Articles from January 2014



New Nanomaterials From CO2

In common perception, carbon dioxide is just a greenhouse gas, one of the major environmental problems of mankind. Carbon dioxide (CO2) is a natural component of Earth’s atmosphere. It is the most abundant carbon-based building block, and is involved in the synthesis of glucose, an energy carrier and building unit of paramount importance for living organisms. For Warsaw chemists CO2 became, however, something else: a key element of reactions allowing for creation of nanomaterials with unprecedented properties. In reaction with carbon dioxide, appropriately designed chemicals allowed researchers from the Institute of Physical Chemistry of the Polish Academy of Sciences (IPC PAS) in Warsaw and the Faculty of Chemistry, Warsaw University of Technology, (WUT) for production of unprecedented nanomaterials.
The novel materials are highly porous, and in their class they show the most extended, and so the largest surface area, which is of key importance for the envisaged use. Prospective applications include storage of energetically important gases, catalysis or sensing devices. Moreover, microporous fluorescent materials obtained using CO2 emit light with quantum yield significantly higher than those of classical materials used in OLEDs.

carbon dioxyde.2jpgYellow tennis balls symbolise crystal lattice of the microporous material resulting from self-assembly of nanoclusters. Orange balls imitate gas molecules that can adsorb in this material. The presentation is performed
Our research is not confined to fabrication of materials. Its particular importance comes from the fact that it opens a new synthetic route to metal carbonate and metal oxide based nanomaterials, the route where carbon dioxide plays a key role”, notices Prof. Janusz Lewiński (IPC PAS, WUT).
Carbon dioxide has been for years used in industrial synthesis of polymers. On the other hand, there has been very few research papers reporting fabrication of inorganic functional materials using CO2”, says Kamil Sokołowski, a doctoral student in IPC PAS.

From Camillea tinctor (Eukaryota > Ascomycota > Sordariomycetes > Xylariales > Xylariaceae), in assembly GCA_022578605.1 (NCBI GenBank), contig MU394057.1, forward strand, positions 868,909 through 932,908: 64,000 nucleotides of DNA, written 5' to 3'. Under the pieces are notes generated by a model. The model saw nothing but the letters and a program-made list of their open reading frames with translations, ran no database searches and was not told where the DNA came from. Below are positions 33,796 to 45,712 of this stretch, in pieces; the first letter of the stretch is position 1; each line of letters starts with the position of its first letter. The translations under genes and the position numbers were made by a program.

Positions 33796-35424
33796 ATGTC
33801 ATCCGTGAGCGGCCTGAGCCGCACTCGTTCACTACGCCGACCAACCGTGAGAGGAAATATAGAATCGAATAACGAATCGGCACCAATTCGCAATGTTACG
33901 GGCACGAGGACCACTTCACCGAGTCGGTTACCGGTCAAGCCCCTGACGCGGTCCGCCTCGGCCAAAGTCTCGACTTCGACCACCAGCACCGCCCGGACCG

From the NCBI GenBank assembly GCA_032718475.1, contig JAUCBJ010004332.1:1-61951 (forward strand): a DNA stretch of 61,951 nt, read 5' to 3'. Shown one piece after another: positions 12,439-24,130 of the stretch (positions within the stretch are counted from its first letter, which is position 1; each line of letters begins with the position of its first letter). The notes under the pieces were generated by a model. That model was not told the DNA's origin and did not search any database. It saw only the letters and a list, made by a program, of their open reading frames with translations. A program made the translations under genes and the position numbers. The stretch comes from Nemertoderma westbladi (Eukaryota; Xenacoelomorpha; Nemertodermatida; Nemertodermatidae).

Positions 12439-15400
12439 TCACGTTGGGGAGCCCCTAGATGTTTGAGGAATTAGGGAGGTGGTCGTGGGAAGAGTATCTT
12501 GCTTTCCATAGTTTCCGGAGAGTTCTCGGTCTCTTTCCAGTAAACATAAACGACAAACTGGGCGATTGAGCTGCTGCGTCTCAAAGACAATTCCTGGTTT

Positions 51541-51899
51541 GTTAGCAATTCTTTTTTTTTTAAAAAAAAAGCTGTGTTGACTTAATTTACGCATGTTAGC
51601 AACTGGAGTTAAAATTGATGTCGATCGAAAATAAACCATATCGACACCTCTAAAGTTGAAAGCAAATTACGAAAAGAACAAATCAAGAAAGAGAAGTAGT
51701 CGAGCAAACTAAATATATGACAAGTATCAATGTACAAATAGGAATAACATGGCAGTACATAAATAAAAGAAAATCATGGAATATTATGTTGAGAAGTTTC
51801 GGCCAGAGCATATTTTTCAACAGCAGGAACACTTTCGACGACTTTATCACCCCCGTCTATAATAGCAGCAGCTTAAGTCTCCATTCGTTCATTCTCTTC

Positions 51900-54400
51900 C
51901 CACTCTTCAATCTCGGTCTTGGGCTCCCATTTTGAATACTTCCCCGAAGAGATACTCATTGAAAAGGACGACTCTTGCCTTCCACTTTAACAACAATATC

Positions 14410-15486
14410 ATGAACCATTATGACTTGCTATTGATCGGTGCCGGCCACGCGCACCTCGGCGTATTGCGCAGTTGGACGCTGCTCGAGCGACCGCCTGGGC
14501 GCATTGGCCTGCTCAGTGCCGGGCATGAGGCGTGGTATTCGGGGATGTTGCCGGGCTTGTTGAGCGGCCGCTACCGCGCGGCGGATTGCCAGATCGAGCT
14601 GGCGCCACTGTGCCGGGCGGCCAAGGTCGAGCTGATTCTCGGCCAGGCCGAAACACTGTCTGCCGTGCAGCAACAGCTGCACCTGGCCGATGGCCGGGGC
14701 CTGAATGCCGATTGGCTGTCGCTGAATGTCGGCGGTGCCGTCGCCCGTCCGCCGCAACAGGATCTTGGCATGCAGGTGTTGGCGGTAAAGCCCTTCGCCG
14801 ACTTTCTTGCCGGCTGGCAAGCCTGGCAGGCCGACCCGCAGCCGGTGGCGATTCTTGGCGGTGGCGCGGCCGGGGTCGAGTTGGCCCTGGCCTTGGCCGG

The papers reporting accomplishments of Prof. Lewiński’s group, achieved in cooperation with Cambridge University and University of Nottingham, were published, i.a., by journals “Angewandte Chemie” and “Chemical Communications”.
Source: http://www.ichf.edu.pl/

Gecko Robots To Repair Ships In The Deep Space

The sticky feet of a climbing, gecko-like robot developed by Simon Fraser University ( SFU ) – Canada – researchers could be useful in space. The SFU research was recently tested in the labs of the European Space Agency (ESA), which has co-sponsored the project since 2008.
SFU engineering scientist Carlo Menon says his team developed techniques similar to those used in the microelectronics industry to create “footpad terminators” much like the nanoscopic hairs on a gecko’s feet. A dry adhesive created to complete the process was then tested in space-like conditions.

Sticky feet robot

The climbing robot, dubbed Abigaille, features six legs, each with four degrees of freedom for optimum agility, allowing the robot to get around obstacles by crawling vertically or horizontally.
The research has involved multiple SFU undergraduate, master’s and PhD students, as well as postdoctoral fellows. Former master’s student Michael Henrey carried out testing of the robots in ESA’s Electrical Materials and Process Lab in the Netherlands.
The ESA has issued a news release about the testing and Menon will have a paper published this month in the Journal of Bionic Engineering.

Source: http://www.sfu.ca/

Vaginal Cream Blocks HIV Up To 72 Hours